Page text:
Libratone Beat review
Scandinavian elegance in tech design isn't a new phenomenon, a quick peek into a Bang & Olufsen store will demonstrate that - and Danish audio startup Libratone will be hoping to tap into the trusted formula with its début speaker - the Libratone Beat.
The Beat is a simply stunning looking piece of kit. Standing at 47cm high, with a width of 19.5cm, a depth of 15cm, and with a curved-triangular disposition all wrapped in Italian wool (on the cheaper grey variation), or cashmere if you prefer (for the pricier vanilla beige, blood orange, or black variations) and a sturdy looking chrome handle, the Beat looks more like a exhibit at a modern art gallery than a speaker.
It takes minimalism to the extreme as well. Don't expect to see a wealth of ports on the Beat - there is just the one, a 3.5mm aux-in, that its makers would prefer you didn't use anyway. And that's because it sees wireless playback as its strong point. In the box you'll find two wireless adapters, one for the 30-pin Apple iDevice dock connector and also a standard USB one too, that will chuck your tunes over to the Beat via a 2.4GHz connection. There's also a modified USB lead that lets you charge your iPod, iPhone or iPad whilst still transmitting your tunes.
Along with the one port, you'll find an on/off switch on the back and a white illuminated button on the top, up front, which is the only button you'll (rarely) need. One tap of the button when initially setting-up changes it from red to white when it's matched with a device (it takes less than a second) and it changes to orange if you tap twice to scan for additional devices (you can pair up Libratone speakers as well).
It's all well and good looking great and being easy to use but, as this is a speaker we're reviewing here and not a lamp, it's crucial that we discuss the most important aspect - how well it performs.
And, you won't be disappointed to hear that it performs really well. Although you may be disappointed to hear that the performance perhaps doesn't match the aesthetic beauty of the Beat. Sure, it sounds crisp, full, and fills a room quite well - but it doesn't quite kick on and take our breath away quite as much as say, the B&W Zeppelin does.
But that's not to say this isn't a high-end single speaker, because it is. In terms of drive units it packs in one 5-inch bass speaker, two 3-inch drivers for the midrange and two 1-inch ribbon-based tweeters. It has an amplified power output of 50W bass and two 25W tweeter/midrange with a frequency range of -6dB at 50Hz and -3dB at 20.000Hz. Its max output is 100dB SPL/1m.
But it's the “Full Room acoustic technology” that its makers are most proud of. Libratone states that “the tweeters and midrange drivers disperse sound in different directions, reflecting it off the walls, providing 360 degree sound”. In theory this sounds great – but does it actually work? The answer is yes … but only sort of.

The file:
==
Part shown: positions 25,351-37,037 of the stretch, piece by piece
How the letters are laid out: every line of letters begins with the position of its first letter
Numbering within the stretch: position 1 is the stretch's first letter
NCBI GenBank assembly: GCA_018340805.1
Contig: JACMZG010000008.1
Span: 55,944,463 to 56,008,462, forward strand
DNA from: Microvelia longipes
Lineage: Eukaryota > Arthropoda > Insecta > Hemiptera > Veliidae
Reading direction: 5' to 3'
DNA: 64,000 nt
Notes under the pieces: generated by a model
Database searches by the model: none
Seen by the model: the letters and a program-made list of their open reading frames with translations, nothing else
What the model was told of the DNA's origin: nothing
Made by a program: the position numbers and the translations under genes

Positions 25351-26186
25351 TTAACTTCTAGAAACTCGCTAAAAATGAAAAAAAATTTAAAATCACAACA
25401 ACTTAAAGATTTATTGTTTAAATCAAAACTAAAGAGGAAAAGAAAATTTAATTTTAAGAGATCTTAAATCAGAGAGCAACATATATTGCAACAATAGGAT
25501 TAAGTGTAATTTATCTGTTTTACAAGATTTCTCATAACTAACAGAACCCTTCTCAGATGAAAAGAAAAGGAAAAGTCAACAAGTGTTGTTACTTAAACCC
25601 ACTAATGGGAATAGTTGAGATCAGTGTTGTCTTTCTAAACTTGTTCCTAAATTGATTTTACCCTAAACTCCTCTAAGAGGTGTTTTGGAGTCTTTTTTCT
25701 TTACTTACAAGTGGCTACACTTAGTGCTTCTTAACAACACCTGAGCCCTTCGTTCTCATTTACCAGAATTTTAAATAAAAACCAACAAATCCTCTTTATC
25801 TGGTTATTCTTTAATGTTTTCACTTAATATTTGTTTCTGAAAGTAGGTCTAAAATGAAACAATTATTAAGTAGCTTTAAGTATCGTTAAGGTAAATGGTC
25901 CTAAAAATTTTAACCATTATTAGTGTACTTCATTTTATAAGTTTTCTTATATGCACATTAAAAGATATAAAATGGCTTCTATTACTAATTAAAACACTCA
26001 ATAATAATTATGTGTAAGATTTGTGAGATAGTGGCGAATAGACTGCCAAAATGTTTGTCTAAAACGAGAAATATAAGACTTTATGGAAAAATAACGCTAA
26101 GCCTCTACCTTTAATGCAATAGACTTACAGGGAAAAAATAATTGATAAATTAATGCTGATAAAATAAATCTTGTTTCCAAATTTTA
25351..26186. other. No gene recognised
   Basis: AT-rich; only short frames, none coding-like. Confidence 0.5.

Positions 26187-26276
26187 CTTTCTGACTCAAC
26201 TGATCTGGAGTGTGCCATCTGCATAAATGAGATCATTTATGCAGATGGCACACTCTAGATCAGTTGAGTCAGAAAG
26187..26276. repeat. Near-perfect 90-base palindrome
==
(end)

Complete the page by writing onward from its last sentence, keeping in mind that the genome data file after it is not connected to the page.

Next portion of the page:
You need to position the speaker around 20cm from a wall to get the best room filling sound, and it doesn't really like corners - so take that into account before buying a Beat. But, after some fiddling, it's quite a satisfying sound when you do finally find the optimum position for the speaker. It's not exactly room filling, you can still tell the sound is coming from one place (but most high-end docks are guilty of this) but it is a nice, full sound that holds back the deep bass enough to let the treble come through. If you're not happy with the sound, you'll need to tweak the EQ settings on the device you're playing back from as the Beat has no adjustable settings itself.
Ultimately, the price-tag has to play a part when deciding how to rate the Libratone Beat. Sure, it's an absolutely looking stunning piece of audio tech, and it does perform bloomin' well but you're going have to part with £550 to get one into your living room (not in a corner, and 20cm from the wall, of course).
So, is it worth the money? That kind of depends on what you're after. If you're looking for a high-end single speaker solution, or a replacement for your old iPod dock then definitely. The Libratone Beat is a minimum fuss machine that has brilliant audio quality on board. But, if you're looking for a multi-speaker solution, and you think that the Beat will suffice, then think again. The room filling technology is good, really good in fact, but it still isn't enough to convince you that the sound is firing in from all angles.
In short, the Libratone Beat is one of the sexiest, easy to use single speakers that we've come across - with excellent playback too. But it is just that, a single speaker - so consider what you want before parting with your readies.